New Books–October 2011

New Books–October 2011

Complete New Book List

October 2011

Thunder Dog: The True Story of a Blind Man, His Guide Dog, and the Triumph of Trust at Ground Zero, by Michael Hingson with Susy Flory. A true account of survival in the WorldTradeCenter tragedy of September 11, through the eyes of a blind man and his beloved guide dog. On the 78th floor, in the midst of horror and confusion all around, Michael chose to trust Roselle’s judgment and not to panic. They were a team.

The Cross and the Towers (DVD). During the rescue and recovery efforts at Ground Zero after the September 11 nightmare a symbol of hope arose amidst the rubble –steel beams had been welded by the heat into a cross. This DVD provides first hand accounts of the impact of that symbol of hope.

What Is the Mission of the Church? Making Sense of Social Justice, Shalom, and the Great Commission, by Kevin DeYoung and Greg Gilbert.

Through My Eyes, by Tim Tebow with Nathan Whitaker. Autobiography of Tim Tebow, Heisman trophy winner, quarterback of the national champion Florida Gators, and currently with the Denver Broncos. An outstanding football player who has also been the subject of controversy because of his outspoken Christian witness.

Growing Up Colt: A Father, a Son, a Life in Football, by Colt McCoy and Brad McCoy, with Mike Yorkey. Autobiography of the outstanding University of Texas quarterback, now QB with the Cleveland Browns, who is a Christ-centered young man, committed to living with integrity and bringing glory to God. Co-written with his football coach father, Brad.

Peace Like a River, by Leif Enger. This is a novel, and was Amazon’s book of the year in 2001. John Piper says: “I fear saying something trite…there’s faith in it, but not like your usual faith. More strange, like the Bible..Yes, this is a recommendation”. Also highly recommended by Andrew Peterson.

God and Stephen Hawking: Whose Design Is It Anyway? by John C. Lennox. A response to Stephen Hawking’s The Grand Design, in which Hawking claims that it was the laws of physics that brought the universe into being, rather than God.

Why People Don’t Believe: Confronting Seven Challenges to Christian Faith, by Paul Chamberlain. An accessible analysis of the arguments of the New Atheists, exposing their philosophical weaknesses and flawed assumptions.

The Sky Is Not Falling: Living Fearlessly in These Turbulent Times, by Charles Colson.

The King Jesus Gospel: The Original Good News Revisited, by Scot McKnight. The author says much of what Christians claim to be the gospel is not what Jesus and the apostles preached. McKnight shares some similarities with N.T. Wright. Sure to be widely discussed and debated. This book should be read with discernment.

Revolutions in Worldview: Understanding the Flow of Western Thought, edited by W. Andrew Hoffecker. J. I Packer calls this a “survey of Western thought about God and the world from Greeks and Hebrews to the exotically furnished vagaries of our own time”, which is a “major achievement”. Ligon Duncan says it is “written from a standpoint that emphasizes the majesty and lordship of God, and his sovereignty in his redemptive purposes”.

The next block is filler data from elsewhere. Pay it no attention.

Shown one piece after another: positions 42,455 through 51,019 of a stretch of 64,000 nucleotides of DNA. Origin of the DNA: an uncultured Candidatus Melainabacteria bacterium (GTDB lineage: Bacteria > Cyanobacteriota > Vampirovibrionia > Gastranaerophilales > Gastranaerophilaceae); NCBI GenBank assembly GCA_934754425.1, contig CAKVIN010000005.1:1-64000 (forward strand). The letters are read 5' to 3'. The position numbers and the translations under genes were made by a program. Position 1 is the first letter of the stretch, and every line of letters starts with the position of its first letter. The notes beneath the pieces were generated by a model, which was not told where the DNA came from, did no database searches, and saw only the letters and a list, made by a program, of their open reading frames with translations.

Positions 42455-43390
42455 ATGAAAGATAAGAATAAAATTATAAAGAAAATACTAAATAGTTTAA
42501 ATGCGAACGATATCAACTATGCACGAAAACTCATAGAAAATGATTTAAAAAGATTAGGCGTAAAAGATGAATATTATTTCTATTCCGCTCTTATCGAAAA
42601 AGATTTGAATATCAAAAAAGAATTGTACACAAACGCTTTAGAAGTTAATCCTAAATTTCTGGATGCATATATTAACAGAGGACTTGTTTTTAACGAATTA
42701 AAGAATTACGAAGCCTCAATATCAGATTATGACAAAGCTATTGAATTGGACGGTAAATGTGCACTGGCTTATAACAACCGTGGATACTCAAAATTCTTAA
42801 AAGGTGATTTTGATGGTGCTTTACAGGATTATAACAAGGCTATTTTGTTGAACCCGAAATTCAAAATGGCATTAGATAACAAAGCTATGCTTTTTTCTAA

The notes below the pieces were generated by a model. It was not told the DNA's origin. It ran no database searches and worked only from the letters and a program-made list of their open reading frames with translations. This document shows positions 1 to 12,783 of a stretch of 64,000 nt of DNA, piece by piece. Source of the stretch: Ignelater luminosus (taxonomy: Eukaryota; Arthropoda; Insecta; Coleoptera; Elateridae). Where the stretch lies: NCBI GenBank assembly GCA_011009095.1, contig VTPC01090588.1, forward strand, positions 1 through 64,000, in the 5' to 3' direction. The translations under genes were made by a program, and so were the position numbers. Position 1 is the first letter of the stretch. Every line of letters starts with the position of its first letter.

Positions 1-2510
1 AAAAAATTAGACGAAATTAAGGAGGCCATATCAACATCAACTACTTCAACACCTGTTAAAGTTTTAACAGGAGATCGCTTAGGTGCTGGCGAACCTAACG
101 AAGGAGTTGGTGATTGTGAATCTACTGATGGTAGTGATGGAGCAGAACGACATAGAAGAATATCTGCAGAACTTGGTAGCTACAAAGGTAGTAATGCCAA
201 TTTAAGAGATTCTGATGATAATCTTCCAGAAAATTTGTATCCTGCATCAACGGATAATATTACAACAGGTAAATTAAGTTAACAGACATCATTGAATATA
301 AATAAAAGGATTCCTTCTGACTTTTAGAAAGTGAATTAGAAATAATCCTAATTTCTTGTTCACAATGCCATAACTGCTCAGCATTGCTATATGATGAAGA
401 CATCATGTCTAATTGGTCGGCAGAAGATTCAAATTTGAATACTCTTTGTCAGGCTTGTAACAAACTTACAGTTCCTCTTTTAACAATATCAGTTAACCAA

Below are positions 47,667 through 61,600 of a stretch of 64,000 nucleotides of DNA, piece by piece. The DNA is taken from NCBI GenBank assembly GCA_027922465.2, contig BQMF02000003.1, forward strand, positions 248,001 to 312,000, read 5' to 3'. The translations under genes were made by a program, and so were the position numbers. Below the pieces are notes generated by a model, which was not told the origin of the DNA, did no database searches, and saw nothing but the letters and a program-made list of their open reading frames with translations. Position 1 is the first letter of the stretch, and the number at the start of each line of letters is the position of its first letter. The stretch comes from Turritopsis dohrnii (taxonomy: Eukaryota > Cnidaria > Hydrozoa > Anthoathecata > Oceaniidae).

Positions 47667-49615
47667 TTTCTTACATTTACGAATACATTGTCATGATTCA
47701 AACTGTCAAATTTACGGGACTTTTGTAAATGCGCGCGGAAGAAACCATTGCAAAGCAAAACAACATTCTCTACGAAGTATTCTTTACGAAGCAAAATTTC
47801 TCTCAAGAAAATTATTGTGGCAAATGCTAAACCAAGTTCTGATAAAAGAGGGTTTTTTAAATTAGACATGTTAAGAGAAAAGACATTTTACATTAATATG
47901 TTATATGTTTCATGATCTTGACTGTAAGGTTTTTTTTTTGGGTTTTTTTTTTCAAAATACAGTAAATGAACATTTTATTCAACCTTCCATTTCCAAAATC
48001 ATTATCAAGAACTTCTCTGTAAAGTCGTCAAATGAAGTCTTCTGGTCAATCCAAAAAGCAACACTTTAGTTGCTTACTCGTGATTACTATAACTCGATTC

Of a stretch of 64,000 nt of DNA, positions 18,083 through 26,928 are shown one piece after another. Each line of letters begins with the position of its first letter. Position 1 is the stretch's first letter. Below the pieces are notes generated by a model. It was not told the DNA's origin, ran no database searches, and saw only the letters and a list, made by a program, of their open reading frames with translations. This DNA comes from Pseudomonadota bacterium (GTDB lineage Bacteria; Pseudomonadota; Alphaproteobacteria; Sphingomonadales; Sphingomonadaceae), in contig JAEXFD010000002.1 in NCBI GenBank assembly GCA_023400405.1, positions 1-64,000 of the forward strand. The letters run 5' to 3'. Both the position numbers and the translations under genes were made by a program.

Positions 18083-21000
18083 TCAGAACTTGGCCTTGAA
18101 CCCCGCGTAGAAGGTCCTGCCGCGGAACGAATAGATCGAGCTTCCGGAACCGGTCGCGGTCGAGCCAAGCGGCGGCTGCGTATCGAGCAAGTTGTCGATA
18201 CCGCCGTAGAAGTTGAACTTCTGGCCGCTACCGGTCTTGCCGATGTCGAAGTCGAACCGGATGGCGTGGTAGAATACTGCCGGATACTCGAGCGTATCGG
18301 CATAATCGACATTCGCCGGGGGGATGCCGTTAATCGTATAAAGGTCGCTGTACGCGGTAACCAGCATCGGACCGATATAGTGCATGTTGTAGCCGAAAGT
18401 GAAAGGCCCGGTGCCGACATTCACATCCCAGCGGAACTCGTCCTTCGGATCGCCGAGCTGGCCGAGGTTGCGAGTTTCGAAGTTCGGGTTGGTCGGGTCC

Pillars of Grace: A.D. 100-1564, by Steven J. Lawson (A Long Line of Godly Men, vol 2). In volume 1, Lawson traced the doctrines of grace through the biblical books. In this 2nd volume, he begins a survey of church history, demonstrating that the doctrines of grace are not a recent innovation, but the consistent teaching of those who have led the church from the beginning, from the church fathers (Clement of Rome) to the reformers (Calvin).

I Am My Sister’s Keeper: Reaching Out to Wounded Women, by Denise George.

Reformation: Yesterday, Today and Tomorrow, by Carl R. Trueman. Examines the origins of contemporary Reformed theology in the Reformation world of the sixteenth and seventeenth centuries. And then describes the major challenges faced by today’s evangelical church.

Retrieving Nicaea: The Development and Meaning of Trinitarian Doctrine, by Khaled Anatolios. A theological study of the development of the doctrine of the Trinity and the impact of the Council of Nicaea in 325 AD, focusing especially on the Trinitarian perspectives of three major theologians: Athanasius, Gregory of Nyssa, and Augustine.

One or Two: Seeing a World of Difference: Romans 1 for the Twenty-first Century, by Peter Jones. The author says there are only two religions: worship of the creation (what he calls One-ism, and which amounts to paganism) or worship of the Creator (Two-ism).

Truth Considered and Applied, by Stewart E. Kelly. Examines the leading theories of truth in relation to postmodernism, history, and the Christian faith.

When Life is Changed Forever: By the Death of Someone Near, by Rick Taylor.

Battlefields and Blessings: Stories of Faith and Courage from the War in Iraq and Afghanistan, by Jane Hampton Cook, Jocelyn Green and John Croushorn.

Battlefields and Blessings: Stories of Faith and Courage from the Vietnam War, by Larkin Spivey.

Faith Deployed—Again: More Daily Encouragement for Military Wives, by Jocelyn Green.

Radical Islam: What You Need to Know, by Jim Denison. Why do radical Muslims hate us? Was Bin Laden’s death just? What are the spiritual implications of the War on Terror?

COMMENTARIES: 1 & 2 Samuel for Everyone, 1 & 2 Kings for Everyone, by John Goldingay (OT for Everyone).

ADULT FICTION: Deliver Us From Evil, Fear No Evil, and In the Shadow of Evil by Robin Caroll; Michal, Abigail, and Bathsheba, by Jill Eileen Smith (Wives of King David #1-3).

ADULT/FAMILY DVDs: How Should We Then Live? Dr. Francis Schaeffer’s epic on the rise and decline of Western thought and culture, now in DVD format.

CHILDRENS BOOKS: The Dragon and the Garden, by N.D. Wilson (story of Adam and Eve and the Fall; The Old Stories series); In the Time of Noah, by N.D. Wilson (The Old Stories series).


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